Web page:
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Blooming Tree Wealth Management

"When I Change What’s on My Investment Watchlist"

By Ryan O'Connell

While preparing for the Q4 BTWM Virtual Lunch Webinar on November 3, I received a question via email, which I answered during the 35-minute meeting.

“How often do you change the top stocks you’re watching closely, and what makes you move on from tracking one company to another?”

This question made me think of two memorable quotes from Hall of Fame basketball coach John Wooden.

  1. “Failing to prepare is preparing to fail.”
  2. Success is peace of mind that is the direct result of self-satisfaction in knowing you did your best to become the best that you are capable of becoming.”

The first quote speaks to the importance of executing a plan and sticking to it, which is vital to the success of your portfolio in the midst of a recession. To me, the second quote speaks to defining your own success; not holding your retirement portfolio to the standards of others. I define success around ‘is what we’re investing in doing what we need it to do for us?” If the answer is yes, it doesn’t matter what anyone else’s opinion of it is.

In other words, if we’re still on track to meet our long-term goals and have sufficient streams of income, temporary fluctuations in our principal balance won’t negatively impact our potential for success.

Imagine that you own a farm. Success for your farm might be answering yes to the question, “do we have everything we need?” If the farm yields everything you need to protect and care for your family, even if it doesn’t provide everything you want, would you sell that farm? Let’s say someone offers to buy your farm for 40% below fair value. How would you respond to that offer? I can tell you confidently that I would tell them to come back with a fair offer or get off my porch.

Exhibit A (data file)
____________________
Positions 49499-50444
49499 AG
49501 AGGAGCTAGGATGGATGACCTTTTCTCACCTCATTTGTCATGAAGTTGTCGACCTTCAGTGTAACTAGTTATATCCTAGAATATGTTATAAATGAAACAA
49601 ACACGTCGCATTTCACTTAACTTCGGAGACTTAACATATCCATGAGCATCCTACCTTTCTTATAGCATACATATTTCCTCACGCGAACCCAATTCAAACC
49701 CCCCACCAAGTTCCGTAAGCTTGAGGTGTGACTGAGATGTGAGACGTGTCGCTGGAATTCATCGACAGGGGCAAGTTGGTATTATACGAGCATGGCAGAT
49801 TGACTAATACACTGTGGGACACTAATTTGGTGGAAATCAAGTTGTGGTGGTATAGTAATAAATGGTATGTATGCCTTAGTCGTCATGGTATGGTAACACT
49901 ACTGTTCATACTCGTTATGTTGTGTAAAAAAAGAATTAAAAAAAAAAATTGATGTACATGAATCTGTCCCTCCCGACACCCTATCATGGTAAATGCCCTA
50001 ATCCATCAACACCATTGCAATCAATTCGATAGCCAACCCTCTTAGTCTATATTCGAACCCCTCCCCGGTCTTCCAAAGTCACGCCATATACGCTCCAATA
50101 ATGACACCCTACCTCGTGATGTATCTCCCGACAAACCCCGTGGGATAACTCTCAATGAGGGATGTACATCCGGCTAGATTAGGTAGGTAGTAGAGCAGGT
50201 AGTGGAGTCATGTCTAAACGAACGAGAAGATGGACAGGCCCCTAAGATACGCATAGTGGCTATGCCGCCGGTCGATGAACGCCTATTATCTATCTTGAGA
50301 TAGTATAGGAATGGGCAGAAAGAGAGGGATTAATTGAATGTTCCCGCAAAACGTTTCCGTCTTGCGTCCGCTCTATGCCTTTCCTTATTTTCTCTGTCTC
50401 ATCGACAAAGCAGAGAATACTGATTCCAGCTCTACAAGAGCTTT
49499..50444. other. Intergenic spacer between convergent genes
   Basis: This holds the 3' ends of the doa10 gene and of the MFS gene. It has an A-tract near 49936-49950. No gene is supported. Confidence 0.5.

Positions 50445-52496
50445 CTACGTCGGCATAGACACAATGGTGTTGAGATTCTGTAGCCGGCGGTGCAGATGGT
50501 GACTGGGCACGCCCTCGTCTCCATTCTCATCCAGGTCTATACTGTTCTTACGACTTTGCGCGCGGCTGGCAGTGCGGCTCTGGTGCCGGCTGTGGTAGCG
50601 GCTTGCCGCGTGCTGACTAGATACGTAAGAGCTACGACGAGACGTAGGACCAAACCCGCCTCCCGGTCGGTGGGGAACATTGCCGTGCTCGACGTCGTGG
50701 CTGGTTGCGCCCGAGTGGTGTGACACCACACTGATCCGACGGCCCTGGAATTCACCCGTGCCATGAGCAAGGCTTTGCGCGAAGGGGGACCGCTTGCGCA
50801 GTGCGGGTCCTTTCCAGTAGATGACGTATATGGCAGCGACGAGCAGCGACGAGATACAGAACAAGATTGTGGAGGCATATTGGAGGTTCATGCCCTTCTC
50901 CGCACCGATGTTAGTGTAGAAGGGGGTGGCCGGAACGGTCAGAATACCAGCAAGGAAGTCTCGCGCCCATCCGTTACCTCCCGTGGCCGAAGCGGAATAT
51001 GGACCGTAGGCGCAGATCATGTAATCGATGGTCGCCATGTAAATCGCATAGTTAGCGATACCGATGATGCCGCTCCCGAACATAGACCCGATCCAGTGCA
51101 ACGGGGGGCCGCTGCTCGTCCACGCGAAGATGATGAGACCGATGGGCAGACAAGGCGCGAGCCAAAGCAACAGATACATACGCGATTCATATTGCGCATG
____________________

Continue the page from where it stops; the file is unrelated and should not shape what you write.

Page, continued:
Currently, people and institutions are selling assets for 40% below fair value. This doesn’t mean you have to. Unless you are not currently getting what you need from your assets and your way of life must change as a result, why would you sell an asset for far less than it’s worth?

I change what’s in my watchlist based on my goals and the goals of my clients. While many of the world’s most valuable companies are below their fair value, I see opportunities. Until those companies no longer present long-term opportunities, they will be at the top of my watchlist.

This year has been difficult, but it’s temporary. History and the strength of earnings and the financials of the majority of companies in the S&P 500 should give us all hope that we will recover quickly.

Have questions about the market? You can always reach me at


*This is not financial advice.